“We are excited about the opportunity to take our company’s vision to the next level,” said Edward Lichty, VUDU executive vice president. “VUDU’s services and Apps platform will give Walmart a powerful new vehicle to offer customers the content they want in a way that expands the frontier of quality, value and convenience.”
VUDU, based in Santa Clara, Calif., will become a wholly-owned subsidiary of Walmart. The company is not disclosing financial terms of the agreement as the acquisition is not material to its first quarter earnings for fiscal year 2011.
UPDATE 5:30 PM PST: Due to technical issues, tonight’s screening was postponed to next Monday at 7 PM EST/4 PM PST. The screening will stream on MTV.com.
You know what the new MTV generation just loves? The disco nightclub scene. I know! I was surprised to hear that too. But why would MTV make an original direct-to-cable movie about some attractive young people transforming a club into a disco in order to achieve their dreams if that weren’t the case?
Turn The Beat Around, starring a cast of mostly unknowns, premieres next week on MTV, but dance movie fans eager to hear hip-hop covers of disco classics will get a sneak peek tonight via Facebook before the film premieres on TV (and, presumably, as VOD content on MTV.com) on February 26.
Ustream is working with MTV to debut the film in its entirety starting at 7 PM EST/4 PM PST (a popular time for starting live web broadcasts recently). The preview is not getting much play on MTV’s official site, but it does have a Facebook event page set up to guide interested fans who cannot wait to the movie.
Watching the trailer (which includes our young heroine asking her mom to teach her some old disco moves), I have to say that thanks to my pre-established love for dance movies, I’m pretty intrigued. And I only have to wait another few hours to see if the dancing lives up to John Travolta’s old moves.
Related GigaOm Pro Content (subscription required): Is Facebook Video Chat the Future of Social Media?
One can only imagine the sort of response this is going to elicit from Sarah Palin’s all-powerful Facebook page! Andrea Fay Friedman, the actress (Life Goes On, Law And Order, Saving Grace) who played the character with Down syndrome on this week’s much-talked about Family Guy, and who actually has Down syndrome in real life, has responded to Sarah Palin’s wrathful criticism of the show in an email to the New York Times. Sarah Palin has no sense of humor!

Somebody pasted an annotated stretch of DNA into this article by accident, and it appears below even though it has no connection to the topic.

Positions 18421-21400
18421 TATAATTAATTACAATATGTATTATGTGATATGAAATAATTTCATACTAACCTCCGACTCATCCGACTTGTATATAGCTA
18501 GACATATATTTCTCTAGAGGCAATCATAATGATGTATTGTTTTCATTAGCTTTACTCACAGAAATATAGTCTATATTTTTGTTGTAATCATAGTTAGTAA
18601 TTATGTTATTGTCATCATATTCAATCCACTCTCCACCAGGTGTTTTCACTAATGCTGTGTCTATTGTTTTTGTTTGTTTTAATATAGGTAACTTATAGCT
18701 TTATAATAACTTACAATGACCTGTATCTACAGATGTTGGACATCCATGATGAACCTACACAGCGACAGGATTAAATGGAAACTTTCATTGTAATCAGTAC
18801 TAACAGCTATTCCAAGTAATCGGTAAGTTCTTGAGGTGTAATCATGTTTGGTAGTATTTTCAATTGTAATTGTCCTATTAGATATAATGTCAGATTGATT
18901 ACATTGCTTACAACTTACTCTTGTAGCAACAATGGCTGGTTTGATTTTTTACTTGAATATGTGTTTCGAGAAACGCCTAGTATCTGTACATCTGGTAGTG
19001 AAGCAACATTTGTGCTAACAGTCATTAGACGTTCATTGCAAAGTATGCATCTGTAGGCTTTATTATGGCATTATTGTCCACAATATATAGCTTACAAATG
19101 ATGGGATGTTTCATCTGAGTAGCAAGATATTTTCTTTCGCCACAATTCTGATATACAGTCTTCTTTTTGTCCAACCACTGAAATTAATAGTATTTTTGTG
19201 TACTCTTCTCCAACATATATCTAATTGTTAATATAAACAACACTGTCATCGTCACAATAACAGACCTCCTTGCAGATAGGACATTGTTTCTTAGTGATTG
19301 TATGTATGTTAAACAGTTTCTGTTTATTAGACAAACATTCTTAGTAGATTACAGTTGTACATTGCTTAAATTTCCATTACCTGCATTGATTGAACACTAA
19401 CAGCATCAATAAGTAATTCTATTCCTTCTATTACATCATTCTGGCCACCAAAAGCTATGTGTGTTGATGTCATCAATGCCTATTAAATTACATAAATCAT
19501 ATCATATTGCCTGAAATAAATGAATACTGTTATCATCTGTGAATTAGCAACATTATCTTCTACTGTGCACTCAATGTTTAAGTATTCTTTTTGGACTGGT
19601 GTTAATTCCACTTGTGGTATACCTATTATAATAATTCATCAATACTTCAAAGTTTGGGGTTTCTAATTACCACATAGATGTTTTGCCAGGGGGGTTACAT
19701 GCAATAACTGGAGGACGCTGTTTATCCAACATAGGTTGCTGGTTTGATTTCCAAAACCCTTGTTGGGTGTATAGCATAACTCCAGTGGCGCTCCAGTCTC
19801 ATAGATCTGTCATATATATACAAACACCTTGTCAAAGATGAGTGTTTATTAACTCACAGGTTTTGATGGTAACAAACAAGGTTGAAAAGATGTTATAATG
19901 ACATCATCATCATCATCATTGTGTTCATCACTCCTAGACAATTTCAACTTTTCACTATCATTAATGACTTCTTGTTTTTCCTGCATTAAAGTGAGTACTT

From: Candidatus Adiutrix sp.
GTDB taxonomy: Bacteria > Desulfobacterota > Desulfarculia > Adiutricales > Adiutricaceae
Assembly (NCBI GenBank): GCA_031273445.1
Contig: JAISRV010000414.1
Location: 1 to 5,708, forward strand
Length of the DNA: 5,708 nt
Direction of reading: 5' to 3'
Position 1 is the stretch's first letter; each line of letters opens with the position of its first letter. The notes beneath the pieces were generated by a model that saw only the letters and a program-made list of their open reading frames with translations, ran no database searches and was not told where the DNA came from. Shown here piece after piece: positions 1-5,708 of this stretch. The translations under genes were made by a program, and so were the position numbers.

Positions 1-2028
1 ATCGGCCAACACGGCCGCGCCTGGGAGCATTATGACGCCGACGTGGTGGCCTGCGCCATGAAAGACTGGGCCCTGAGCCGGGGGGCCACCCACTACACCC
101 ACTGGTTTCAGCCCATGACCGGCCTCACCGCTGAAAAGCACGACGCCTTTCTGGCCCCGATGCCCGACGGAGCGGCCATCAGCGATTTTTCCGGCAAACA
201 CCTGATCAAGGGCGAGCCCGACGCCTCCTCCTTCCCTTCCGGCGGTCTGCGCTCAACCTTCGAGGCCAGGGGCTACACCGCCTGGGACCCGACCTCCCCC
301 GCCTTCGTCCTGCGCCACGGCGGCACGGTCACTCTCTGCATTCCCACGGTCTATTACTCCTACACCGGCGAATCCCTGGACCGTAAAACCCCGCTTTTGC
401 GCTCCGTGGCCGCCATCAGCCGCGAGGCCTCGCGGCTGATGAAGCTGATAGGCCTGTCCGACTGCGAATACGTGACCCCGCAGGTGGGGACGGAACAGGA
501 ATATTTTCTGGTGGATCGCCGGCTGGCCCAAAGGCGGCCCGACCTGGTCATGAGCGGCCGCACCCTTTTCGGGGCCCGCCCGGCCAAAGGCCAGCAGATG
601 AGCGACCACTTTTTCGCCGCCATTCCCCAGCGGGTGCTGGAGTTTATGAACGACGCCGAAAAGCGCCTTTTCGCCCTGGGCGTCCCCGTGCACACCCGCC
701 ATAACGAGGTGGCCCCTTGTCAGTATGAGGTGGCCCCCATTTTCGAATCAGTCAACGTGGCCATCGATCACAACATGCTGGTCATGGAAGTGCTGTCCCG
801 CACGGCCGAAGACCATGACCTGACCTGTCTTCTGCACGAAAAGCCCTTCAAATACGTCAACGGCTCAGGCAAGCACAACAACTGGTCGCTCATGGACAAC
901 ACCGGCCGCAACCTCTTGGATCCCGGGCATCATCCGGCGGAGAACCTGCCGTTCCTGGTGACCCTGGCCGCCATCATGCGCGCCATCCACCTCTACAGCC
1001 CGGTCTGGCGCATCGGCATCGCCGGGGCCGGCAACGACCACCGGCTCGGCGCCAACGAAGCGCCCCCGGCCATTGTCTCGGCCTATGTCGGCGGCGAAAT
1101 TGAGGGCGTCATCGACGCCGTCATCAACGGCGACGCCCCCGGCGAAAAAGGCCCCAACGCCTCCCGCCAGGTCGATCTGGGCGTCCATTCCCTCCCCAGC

I guess former Governor Palin does not have a sense of humor. I thought the line “I am the daughter of the former governor of Alaska” was very funny. I think the word is “sarcasm.”
In my family we think laughing is good. My parents raised me to have a sense of humor and to live a normal life.
Sarcasm, satire…all forms of funny Sarah Palin may or may not understand and/or appreciate. Also, SNAP. However, it does not stop there. As pointed out by Gawker, who picked it up from the blog Palingates, the NYT may have left out the best part. According to Palingates this is how the full email read:
My name is Andrea Fay Friedman. I was born with Down syndrome. I played the role of Ellen on the “Extra Large Medium” episode of Family Guy that was broadcast on Valentine’s day. Although they gave me red hair on the show, I am really a blonde. I also wore a red wig for my role in ” Smudge” but I was a blonde in “Life Goes On”. I guess former Governor Palin does not have a sense of humor. I thought the line “I am the daughter of the former governor of Alaska” was very funny. I think the word is “sarcasm”.
In my family we think laughing is good. My parents raised me to have a sense of humor and to live a normal life.
My mother did not carry me around under her arm like a loaf of French bread the way former Governor Palin carries her son Trig around looking for sympathy and votes.
Emphasis mine. Also, yowzer. Palingates has also posted a copy of the email to back up their claim of what the NYT allegedly cut. I say allegedly, because I would not exactly classify Palingates as the most reliable source of information for all things Sarah Palin. Also, the tone of that last line is not all that consistent with the rest of the letter, nor is it all that consistent with the entire Q&A with Friedman the Times features in their Arts Blog. Though, lord knows it’s the sort of thing that’s red meat for Andrew Sullivan, who has long felt (he’s not the only one) Palin was carting out son Trig for her own benefit. I’ve emailed the NYT to confirm that they did, in fact, remove that line and will update when I hear back. In the meantime, some more from the Q&A:
Q: Do you agree with what she and her daughter Bristol were saying, that the character and the jokes were insulting to people with Down syndrome?
A: It’s not really an insult. I was doing my role, I’m an actor. I’m entitled to say something. It was really funny. I was laughing at it. I had a nice time doing voiceover. It was my first time doing a voiceover, and I had fun.